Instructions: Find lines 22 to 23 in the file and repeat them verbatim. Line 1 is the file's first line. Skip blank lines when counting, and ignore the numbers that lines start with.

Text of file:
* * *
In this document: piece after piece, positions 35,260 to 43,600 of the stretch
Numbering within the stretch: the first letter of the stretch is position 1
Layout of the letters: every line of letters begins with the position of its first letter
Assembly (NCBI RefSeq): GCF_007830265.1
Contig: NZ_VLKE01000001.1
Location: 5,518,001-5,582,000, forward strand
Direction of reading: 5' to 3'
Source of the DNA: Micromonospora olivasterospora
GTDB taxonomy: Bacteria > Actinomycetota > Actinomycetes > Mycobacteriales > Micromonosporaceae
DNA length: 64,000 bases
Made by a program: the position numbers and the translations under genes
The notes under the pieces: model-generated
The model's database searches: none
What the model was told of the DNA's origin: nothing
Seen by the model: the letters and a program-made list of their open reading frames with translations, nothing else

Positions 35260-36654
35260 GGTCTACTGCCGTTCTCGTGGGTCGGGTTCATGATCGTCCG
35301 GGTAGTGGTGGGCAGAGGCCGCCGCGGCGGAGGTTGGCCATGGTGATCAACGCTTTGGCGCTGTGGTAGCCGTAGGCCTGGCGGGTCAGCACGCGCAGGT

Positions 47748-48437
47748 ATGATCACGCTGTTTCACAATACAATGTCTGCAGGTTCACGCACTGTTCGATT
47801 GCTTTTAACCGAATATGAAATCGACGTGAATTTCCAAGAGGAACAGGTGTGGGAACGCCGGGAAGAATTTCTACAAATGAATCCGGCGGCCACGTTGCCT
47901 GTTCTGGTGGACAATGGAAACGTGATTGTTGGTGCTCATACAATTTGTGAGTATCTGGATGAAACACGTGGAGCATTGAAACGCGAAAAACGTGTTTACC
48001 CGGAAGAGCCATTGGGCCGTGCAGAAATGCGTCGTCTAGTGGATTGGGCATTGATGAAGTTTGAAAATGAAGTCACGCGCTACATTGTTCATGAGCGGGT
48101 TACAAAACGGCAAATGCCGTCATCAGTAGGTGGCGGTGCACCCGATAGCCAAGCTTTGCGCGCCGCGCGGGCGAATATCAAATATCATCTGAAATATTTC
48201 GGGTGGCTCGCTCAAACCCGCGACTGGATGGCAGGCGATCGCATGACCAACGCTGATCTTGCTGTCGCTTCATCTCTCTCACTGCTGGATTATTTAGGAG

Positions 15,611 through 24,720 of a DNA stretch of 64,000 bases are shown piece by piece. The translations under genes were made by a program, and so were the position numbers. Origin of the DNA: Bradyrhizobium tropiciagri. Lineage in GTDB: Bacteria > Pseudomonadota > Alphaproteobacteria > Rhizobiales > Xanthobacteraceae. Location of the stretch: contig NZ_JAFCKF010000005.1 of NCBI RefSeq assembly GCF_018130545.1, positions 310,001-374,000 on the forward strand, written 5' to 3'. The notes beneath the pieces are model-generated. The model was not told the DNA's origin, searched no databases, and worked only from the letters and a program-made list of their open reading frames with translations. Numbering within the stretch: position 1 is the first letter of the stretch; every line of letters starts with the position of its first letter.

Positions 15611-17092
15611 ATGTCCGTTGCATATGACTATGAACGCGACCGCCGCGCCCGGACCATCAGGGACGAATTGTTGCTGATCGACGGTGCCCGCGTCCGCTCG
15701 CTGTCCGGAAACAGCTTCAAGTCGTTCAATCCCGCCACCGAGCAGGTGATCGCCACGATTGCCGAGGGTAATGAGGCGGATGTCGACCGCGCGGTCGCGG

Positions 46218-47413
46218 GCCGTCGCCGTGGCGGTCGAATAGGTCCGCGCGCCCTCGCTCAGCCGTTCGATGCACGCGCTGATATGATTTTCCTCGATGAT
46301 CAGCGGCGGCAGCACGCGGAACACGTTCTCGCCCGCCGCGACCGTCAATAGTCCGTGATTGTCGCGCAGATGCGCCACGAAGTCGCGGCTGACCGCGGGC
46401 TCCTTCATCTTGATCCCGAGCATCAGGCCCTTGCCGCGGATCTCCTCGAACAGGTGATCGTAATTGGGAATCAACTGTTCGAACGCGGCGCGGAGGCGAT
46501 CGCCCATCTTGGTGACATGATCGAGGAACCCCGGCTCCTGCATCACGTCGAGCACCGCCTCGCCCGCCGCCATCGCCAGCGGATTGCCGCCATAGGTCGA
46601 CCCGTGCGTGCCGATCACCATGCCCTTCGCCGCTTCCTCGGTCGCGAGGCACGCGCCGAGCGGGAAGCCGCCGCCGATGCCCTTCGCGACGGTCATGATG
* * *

47901 GTTCTGGTGGACAATGGAAACGTGATTGTTGGTGCTCATACAATTTGTGAGTATCTGGATGAAACACGTGGAGCATTGAAACGCGAAAAACGTGTTTACC
48001 CGGAAGAGCCATTGGGCCGTGCAGAAATGCGTCGTCTAGTGGATTGGGCATTGATGAAGTTTGAAAATGAAGTCACGCGCTACATTGTTCATGAGCGGGT